Please Note: This Article is 9 years old. This increases the likelihood that some or all of it's content is now outdated.

Landlords in Europe – A Comparative Analysis – published September 2013

This Report is an analysis based on the information provided by twelve National Property Owner Associations and brings together details on the rental laws, tax regimes and planning policies which govern the private rented sector in twelve case study countries across Europe.

The International Union of Property Owners – Union Internationale de la Propriété Immobilière A.S.B.L. (UIPI) is the leading organisation for individual property owners and private landlords in Europe.

Founded during 1923 in Paris, the UIPI is an international not-for-profit association. With 29 member associations, the UIPI represents more than five million owner-occupiers and landlords with more than 20 million dwellings in 27

The UK representative and Principal Editor is David Cox of the National Landlords Association (NLA) (now of the Association of Residential Letting Agents – ARLA)

European Countries.

Based in Brussels, the UIPI makes representations on behalf of its members to the institutions of the European Union. It monitors developments at both the European and National level and seeks to influence those areas of

European legislation and policy that have an impact on buildings, the real estate market and the private rented sector. The UIPI also takes part in events and Working Groups that affect the property sector that are organised by increasing number of international bodies.

The UIPI promotes solidarity, cooperation and the exchange of information between the property owners associations of Europe.

The Report addresses the main question: “What does it mean to be a landlord in Europe?”

The report is divided into three chapters: (1) legislative frameworks in both the residential and commercial sectors, (2) the taxation that landlords face, and (3) planning policies, including the issue of expropriation.

Some of the Key Questions addressed include:

Is investing in rental property a good prospect for European households?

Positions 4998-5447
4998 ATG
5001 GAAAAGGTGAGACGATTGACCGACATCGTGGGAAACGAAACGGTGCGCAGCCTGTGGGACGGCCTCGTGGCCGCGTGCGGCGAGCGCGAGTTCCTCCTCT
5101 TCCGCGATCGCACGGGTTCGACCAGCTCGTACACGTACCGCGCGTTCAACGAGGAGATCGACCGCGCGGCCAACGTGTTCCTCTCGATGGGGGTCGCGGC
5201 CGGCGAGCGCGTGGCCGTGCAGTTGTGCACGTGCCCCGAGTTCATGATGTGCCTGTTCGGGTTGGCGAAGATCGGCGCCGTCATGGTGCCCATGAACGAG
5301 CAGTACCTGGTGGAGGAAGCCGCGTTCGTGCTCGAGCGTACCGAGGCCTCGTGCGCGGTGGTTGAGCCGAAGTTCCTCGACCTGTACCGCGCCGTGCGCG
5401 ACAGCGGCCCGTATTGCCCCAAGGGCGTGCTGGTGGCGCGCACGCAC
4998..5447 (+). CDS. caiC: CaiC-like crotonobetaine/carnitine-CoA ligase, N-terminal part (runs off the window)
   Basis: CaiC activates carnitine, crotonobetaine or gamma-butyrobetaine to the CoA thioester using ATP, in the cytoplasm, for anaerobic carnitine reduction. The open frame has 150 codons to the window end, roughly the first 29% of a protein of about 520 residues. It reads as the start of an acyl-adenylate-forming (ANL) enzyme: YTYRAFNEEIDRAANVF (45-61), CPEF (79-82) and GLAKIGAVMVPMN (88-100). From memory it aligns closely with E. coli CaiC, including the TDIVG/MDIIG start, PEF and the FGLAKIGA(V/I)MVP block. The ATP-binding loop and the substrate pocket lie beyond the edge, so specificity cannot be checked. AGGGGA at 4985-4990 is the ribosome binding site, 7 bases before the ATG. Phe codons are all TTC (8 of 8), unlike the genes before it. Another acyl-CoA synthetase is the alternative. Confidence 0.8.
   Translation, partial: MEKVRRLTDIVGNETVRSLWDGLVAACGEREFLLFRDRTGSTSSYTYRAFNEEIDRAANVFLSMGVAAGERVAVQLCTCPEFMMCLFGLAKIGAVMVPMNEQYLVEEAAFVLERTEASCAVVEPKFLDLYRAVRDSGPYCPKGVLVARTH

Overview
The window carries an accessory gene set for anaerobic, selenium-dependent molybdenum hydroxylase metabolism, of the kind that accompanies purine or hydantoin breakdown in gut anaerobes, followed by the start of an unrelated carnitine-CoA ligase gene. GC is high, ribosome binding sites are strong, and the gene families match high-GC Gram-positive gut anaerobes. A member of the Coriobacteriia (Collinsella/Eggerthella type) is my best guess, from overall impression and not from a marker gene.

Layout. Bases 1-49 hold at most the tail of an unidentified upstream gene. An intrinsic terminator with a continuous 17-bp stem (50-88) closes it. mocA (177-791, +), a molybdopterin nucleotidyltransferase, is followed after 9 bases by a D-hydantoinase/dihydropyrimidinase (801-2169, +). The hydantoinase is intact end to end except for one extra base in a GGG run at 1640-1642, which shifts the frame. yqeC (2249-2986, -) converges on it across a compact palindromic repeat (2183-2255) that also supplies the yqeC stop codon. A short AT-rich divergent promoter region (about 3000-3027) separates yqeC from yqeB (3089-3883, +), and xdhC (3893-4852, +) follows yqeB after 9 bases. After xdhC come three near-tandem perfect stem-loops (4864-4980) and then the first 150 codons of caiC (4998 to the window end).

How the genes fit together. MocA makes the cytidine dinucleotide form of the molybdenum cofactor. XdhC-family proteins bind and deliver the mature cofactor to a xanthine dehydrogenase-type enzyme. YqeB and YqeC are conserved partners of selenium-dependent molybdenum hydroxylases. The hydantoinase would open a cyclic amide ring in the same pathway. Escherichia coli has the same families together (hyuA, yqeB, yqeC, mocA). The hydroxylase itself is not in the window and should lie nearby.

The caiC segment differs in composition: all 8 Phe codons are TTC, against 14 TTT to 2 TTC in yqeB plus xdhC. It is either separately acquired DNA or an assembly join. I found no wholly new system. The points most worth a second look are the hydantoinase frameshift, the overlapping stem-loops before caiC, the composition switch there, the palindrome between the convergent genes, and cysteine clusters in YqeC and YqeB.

Are there European countries that have more favourable legal, taxation or planning regimes for this type of activity?

Has the position changed since the financial and economic crisis?

The Following is an extract from the preface to the report:

These are valuable questions that any potential investor in the private rented sector should consider before investing in real estate.

It is very likely the growth in demand for rented homes will continue in the medium to long term across Europe. Therefore, whilst the property market might be seen as a safe option, there are numerous factors that need to be taken into account when considering real estate investment.

The result of the recent financial crisis has been to prevent unwise investments by landlords through tightening the rules on access to capital. Therefore, we need to consider how this same principle is applied to national budget deficits.

The answer is simple: An increase in taxation. Over the last few years, almost every country in Europe has substantially increased property taxation. This has been particularly apparent in the taxation of the private rented sector, where property has become the most taxed asset and renting property the most taxed business in Europe. This is unlikely to change in the present

European climate and within the context of the European Semester.

In addition, many countries are increasing regulatory obligations on tenancy agreements, health and safety and construction as well as energy and environmental standards. This puts additional constraints on property owners and is particularly burdensome on individuals for whom their property business is not their main professional activity or source of income.

The private rented sector plays a crucial part in the economy and private landlords play a key role in housing European citizens. Therefore, Governments as well as the institutions of the

European Union must pay much closer attention to the legislative and tax regimes in Member States’ or risk ever increasing and overly onerous burdens being placed on the housing market.

In order to create favourable conditions for a thriving and much needed private rented sector, Governments must create housing policies that foster housing development and balance the needs of owner-occupiers, social housing and the private rented sector. Favouring any one sector over the others will only serve to distort the housing market and be detrimental to all the people of Europe.

You can download a copy of the report here:

If you have any questions about any of the issues here, post your question to the LandlordZONE® Forums – these are the busiest Rental Property Forums in the UK – you will have an answer in no time at all.

©LandlordZONE All Rights Reserved – never rely totally on these general guidelines which apply primarily to England and Wales. They are not definitive statements of the law. Before taking action or not, always do your own research and/or seek professional advice with the full facts of your case and all documents to hand.

Please Note: This Article is 9 years old. This increases the likelihood that some or all of it's content is now outdated.


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